20 disclosing additional information to comply with that order.” (Id. 23: 11–14).
21 Payne argues the Government’s claim that “Defendants needed to tell the government
22 what its own indictment said to establish the relevancy of their defenses and discovery requests
23 is baseless . . . The government’s continuing claim that the relevance of such evidence was
24 somehow a mystery until November 8, 2017 was and remains ‘grossly shocking.’” (Resp.
25 8:11–14, ECF No. 3194).

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1 C. Bundy states that the Government is suggesting it “had no idea they should have
2 disclosed evidence which rebutted factual allegations made in their own indictment.” (Resp.
3 6:10–11, ECF No. 3195). C. Bundy contends that “[n]o prosecutor can be so naive as to
4 believe he has the authority to subject a citizen to criminal jeopardy on a specific factual charge
5 while simultaneously hiding evidence which squarely rebuts that factual charge.” (Id. 6:12–14).
6 The Court’s finding of outrageous government conduct was not in error. The duty to
7 disclose Brady material “is applicable even though there has been no request by the accused.”
8 Strickler v. Greene, 527 U.S. 263, 280 (1999). Defendants are not responsible for articulating
9 the value of material that the Government conceded in its Motion is “arguably relevant to rebut
10 three of the 78 overt acts in furtherance of the conspiracy alleged in the superseding
11 indictment.” (Mot. to Reconsider 2:15–18).
12 Further, the notion that the Government did not become aware of Defendants’ theory to
13 rebut any of the overt acts listed in the superseding indictment until November 8 2017, is
14 unconvincing. As Payne mentions in his response, the Government “has based its theory of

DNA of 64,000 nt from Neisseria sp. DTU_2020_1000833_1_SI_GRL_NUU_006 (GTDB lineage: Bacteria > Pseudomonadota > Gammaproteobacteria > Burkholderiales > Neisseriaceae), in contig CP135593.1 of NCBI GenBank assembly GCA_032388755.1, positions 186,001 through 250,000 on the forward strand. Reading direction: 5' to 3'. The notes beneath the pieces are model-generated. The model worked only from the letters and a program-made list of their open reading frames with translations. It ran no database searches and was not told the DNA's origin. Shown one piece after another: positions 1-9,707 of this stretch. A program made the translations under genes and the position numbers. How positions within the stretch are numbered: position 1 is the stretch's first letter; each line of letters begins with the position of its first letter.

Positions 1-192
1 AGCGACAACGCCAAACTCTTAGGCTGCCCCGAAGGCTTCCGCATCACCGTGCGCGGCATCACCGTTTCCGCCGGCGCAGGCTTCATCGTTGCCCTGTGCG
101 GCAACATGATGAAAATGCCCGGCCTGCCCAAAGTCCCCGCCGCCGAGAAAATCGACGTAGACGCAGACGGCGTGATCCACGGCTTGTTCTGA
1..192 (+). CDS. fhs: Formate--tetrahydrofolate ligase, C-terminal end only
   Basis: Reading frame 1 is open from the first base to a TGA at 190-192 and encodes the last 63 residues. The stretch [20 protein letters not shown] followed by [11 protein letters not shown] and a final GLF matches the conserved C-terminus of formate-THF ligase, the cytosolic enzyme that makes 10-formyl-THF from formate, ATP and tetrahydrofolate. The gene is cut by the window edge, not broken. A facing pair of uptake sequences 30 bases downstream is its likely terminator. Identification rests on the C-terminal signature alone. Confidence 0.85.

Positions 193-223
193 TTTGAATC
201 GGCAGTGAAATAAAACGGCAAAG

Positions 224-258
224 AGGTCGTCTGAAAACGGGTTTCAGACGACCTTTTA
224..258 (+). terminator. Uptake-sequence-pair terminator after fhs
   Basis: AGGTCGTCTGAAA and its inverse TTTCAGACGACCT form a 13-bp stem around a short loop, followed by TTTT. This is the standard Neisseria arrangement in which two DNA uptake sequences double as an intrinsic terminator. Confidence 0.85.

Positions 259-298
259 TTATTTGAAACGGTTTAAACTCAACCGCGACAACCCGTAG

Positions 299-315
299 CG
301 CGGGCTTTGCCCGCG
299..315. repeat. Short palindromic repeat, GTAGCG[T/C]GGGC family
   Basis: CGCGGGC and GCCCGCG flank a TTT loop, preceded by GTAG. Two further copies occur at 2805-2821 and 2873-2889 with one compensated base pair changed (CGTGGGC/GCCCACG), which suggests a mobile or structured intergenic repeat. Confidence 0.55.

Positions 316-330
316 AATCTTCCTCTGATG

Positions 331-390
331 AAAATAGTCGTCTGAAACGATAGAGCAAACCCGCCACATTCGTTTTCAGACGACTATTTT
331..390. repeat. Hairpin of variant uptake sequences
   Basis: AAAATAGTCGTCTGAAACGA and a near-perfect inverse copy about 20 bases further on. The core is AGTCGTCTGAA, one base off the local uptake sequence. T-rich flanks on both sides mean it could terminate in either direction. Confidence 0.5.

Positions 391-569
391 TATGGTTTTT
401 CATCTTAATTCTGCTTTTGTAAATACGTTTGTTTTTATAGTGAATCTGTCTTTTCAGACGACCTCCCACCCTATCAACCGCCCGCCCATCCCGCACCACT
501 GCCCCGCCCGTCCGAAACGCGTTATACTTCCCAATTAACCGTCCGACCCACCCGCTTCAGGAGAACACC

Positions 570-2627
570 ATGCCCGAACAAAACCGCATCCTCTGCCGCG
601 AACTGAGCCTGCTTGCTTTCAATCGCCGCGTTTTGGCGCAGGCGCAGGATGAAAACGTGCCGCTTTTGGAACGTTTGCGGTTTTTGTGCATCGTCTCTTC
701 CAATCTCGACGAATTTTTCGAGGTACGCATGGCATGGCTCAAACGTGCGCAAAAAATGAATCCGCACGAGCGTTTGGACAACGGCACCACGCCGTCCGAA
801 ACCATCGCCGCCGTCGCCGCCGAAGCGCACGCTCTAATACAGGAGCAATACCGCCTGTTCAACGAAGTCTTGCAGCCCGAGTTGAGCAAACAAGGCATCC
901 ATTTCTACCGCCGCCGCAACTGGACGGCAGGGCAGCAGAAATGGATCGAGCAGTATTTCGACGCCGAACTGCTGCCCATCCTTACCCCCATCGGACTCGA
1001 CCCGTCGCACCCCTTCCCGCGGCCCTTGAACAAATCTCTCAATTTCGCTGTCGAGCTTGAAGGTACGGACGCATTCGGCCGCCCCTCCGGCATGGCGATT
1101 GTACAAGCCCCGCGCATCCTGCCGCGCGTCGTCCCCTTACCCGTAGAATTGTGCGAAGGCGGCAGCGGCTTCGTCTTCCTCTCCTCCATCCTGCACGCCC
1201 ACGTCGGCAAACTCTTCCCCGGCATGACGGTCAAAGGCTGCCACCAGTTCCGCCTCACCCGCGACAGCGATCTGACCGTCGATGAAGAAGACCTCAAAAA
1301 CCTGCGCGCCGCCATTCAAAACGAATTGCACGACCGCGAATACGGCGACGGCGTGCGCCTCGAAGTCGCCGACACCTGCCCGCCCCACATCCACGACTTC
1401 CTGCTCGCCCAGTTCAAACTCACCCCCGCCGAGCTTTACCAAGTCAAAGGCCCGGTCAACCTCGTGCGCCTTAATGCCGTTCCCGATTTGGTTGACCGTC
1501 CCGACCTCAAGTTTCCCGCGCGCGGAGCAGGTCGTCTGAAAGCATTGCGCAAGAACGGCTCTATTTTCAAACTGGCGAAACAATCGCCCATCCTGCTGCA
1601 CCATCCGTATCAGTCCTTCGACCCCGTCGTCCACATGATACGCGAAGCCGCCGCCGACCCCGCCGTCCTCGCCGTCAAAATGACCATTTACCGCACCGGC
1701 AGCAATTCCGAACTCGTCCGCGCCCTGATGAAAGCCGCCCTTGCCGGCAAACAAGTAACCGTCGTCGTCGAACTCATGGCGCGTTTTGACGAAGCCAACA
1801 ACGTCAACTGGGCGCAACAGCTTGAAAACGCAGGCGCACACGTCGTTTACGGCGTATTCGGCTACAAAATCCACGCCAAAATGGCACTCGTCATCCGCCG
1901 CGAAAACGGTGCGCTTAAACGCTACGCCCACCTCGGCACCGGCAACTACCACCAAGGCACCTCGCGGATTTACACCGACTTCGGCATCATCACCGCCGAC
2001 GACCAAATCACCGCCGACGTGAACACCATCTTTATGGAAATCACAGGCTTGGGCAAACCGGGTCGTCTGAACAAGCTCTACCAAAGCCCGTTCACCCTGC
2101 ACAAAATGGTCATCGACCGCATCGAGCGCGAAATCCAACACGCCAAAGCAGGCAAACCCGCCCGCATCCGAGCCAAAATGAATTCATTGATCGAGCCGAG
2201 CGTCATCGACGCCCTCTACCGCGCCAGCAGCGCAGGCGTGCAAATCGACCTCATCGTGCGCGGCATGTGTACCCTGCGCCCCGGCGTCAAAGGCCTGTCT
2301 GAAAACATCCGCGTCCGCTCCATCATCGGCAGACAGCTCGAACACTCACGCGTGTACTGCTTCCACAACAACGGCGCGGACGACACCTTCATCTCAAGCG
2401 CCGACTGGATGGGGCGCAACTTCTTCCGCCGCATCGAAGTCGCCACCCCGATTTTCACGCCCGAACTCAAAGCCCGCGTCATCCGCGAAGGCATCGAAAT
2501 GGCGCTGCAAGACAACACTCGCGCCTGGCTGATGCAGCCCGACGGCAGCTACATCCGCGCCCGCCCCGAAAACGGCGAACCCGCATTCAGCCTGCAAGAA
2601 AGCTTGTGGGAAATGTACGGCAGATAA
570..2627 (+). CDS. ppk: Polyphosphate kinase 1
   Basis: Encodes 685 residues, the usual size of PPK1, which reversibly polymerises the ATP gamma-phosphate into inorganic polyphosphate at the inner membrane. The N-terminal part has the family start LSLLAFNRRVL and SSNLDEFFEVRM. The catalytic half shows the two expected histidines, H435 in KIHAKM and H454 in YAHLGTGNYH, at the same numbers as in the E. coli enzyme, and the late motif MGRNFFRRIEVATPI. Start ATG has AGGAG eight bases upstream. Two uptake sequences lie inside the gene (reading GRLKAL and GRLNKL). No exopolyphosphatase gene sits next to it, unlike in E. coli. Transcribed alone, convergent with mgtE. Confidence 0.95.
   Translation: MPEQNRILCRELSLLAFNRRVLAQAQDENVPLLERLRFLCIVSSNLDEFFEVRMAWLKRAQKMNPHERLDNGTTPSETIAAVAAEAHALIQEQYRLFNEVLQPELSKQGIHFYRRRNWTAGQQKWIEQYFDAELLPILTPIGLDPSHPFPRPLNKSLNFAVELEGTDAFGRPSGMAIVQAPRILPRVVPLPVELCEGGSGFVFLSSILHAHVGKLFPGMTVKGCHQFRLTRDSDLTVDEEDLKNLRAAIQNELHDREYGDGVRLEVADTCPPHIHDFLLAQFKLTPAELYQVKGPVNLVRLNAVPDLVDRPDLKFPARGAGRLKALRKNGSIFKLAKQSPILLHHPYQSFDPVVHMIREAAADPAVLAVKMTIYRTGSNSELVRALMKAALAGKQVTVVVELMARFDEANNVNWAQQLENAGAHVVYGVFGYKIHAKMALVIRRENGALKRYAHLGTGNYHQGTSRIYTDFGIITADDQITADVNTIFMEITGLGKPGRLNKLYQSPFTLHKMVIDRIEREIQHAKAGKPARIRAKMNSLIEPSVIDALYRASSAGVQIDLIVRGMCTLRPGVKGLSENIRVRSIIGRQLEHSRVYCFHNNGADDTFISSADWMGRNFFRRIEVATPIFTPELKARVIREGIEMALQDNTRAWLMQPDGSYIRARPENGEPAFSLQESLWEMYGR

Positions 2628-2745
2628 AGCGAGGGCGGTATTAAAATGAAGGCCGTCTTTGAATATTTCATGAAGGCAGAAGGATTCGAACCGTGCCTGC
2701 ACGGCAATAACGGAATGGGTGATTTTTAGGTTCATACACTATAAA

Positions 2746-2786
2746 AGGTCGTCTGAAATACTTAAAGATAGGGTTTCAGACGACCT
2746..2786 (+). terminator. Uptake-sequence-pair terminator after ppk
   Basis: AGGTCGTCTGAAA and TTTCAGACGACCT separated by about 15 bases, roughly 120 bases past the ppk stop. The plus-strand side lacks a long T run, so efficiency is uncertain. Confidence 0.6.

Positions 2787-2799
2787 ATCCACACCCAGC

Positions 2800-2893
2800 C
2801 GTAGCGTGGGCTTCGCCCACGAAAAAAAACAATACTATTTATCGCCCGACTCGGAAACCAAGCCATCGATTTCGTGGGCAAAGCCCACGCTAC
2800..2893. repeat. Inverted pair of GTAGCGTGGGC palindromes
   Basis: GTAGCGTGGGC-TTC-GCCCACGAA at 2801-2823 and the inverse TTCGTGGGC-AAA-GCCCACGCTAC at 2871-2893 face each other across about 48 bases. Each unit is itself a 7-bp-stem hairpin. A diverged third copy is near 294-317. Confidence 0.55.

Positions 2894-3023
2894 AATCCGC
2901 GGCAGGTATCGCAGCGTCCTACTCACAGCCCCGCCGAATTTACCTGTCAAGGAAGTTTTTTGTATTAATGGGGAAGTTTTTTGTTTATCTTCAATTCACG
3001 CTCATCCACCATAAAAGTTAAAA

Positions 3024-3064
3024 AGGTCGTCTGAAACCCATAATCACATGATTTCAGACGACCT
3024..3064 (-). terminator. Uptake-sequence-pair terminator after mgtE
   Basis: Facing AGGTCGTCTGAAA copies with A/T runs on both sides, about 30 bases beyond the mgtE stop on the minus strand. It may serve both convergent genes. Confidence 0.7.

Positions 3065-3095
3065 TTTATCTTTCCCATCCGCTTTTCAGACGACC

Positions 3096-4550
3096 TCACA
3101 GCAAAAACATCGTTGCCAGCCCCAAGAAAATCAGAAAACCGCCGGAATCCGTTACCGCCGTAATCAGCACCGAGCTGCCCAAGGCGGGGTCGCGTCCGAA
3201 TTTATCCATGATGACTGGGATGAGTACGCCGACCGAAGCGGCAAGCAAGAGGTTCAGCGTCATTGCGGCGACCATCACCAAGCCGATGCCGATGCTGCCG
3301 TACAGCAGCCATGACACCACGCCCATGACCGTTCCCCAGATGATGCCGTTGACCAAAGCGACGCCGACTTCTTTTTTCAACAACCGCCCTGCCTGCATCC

15 prosecution in every trial on an allegation that the Defendants’ claims about the BLM and other
16 federal agencies were knowingly false. See, e.g., ECF 3027, pp. 9-16.” (Resp. 7:4–6, ECF No.
17 3194). The Government has a duty to disclose evidence that negates Defendants’ guilt,
18 including evidence that is useful to rebut the three overt acts in the indictment. (See Tr. 13:7–
19 10, ECF No. 3122) (“The Court found previously that there had been multiple Brady violations
20 because the government failed to produce evidence that bolstered the defense and was useful to
21 rebut the government’s theory.”).
22 The Court cannot determine the potential value of evidence, and Defendants cannot use
23 evidence that is favorable to its theory, unless it is disclosed by the Government. Because the
24 Court gains understanding of the case throughout the trial process the prosecutor is tasked with
25 making the determination of what is material and favorable to the accused before trial begins.

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1 See United States v. Bagley, 473 U.S. 667, 674 (1985). The evidence disclosed need not be
2 admissible so long as it is reasonably likely to lead to discoverable evidence. See US v. Price,
3 566 F.3d 900, 913 n.14 (9th Cir. 2009). Therefore, the Court’s recognition of the potential
4 value of the information at trial is not necessary to trigger the Government’s duty to disclose
5 under Brady. “[W]here doubt exists as to the usefulness of evidence,” the Government “should
6 resolve such doubts in favor of full disclosure.” United States v. Van Brandy, 726 F.2d 548, 552
7 (9th Cir. 1984) (citing United States v. Goldberg, 582 F.2d 483, 489 (9th Cir. 1978).
8 Accordingly, the Court did not commit clear error when it determined that the Government’s
9 conduct was outrageous and flagrant for failing to disclose documents that could be used to
10 rebut overt acts in the superseding indictment.
11 B. Lesser Remedial Action
12 The Government claims that the Court erred by failing to consider lesser sanctions.
13 (Mot. to Reconsider 23:18). In the instant Motion, the Government provides alternative
14 sanctions the Court should have considered in order to “‘neutralize the taint’ of the
15 misconduct.” (Id. 25:23). First, the Government suggests that striking the three alleged overt
16 acts in paragraphs 84, 88, and 92 of the superseding indictment and precluding evidence to
17 support those claims is an adequate remedy. (Mot. to Reconsider 24:12–15). Second, the
18 Government contends that the Court “could have considered dismissing Count 1, the
19 conspiracy count which requires proof of an overt act” and “Count 16, which makes reference
20 to the defendants’ use of the internet in aid of extortion” to remedy any prejudice to